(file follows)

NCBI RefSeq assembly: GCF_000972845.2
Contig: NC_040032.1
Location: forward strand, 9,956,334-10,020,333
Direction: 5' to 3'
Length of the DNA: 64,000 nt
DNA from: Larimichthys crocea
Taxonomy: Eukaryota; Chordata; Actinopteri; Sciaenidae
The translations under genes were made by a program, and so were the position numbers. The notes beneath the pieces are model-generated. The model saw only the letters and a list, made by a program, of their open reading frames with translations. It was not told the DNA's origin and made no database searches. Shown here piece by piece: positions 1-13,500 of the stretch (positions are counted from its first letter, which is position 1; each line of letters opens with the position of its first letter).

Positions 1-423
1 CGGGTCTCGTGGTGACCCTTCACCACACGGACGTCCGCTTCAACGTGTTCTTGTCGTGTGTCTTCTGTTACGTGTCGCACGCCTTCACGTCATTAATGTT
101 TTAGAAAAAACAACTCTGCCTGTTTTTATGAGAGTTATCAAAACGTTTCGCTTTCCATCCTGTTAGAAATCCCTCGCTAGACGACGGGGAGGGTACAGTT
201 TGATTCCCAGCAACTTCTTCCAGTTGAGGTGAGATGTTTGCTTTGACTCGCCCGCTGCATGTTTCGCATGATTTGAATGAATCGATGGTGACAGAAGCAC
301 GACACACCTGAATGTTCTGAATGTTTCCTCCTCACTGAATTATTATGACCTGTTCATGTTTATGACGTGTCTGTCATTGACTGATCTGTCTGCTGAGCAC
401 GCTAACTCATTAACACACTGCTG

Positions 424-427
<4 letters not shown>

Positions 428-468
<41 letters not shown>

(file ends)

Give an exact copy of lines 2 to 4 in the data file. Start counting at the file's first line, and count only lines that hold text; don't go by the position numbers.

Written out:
Contig: NC_040032.1
Location: forward strand, 9,956,334-10,020,333
Direction: 5' to 3'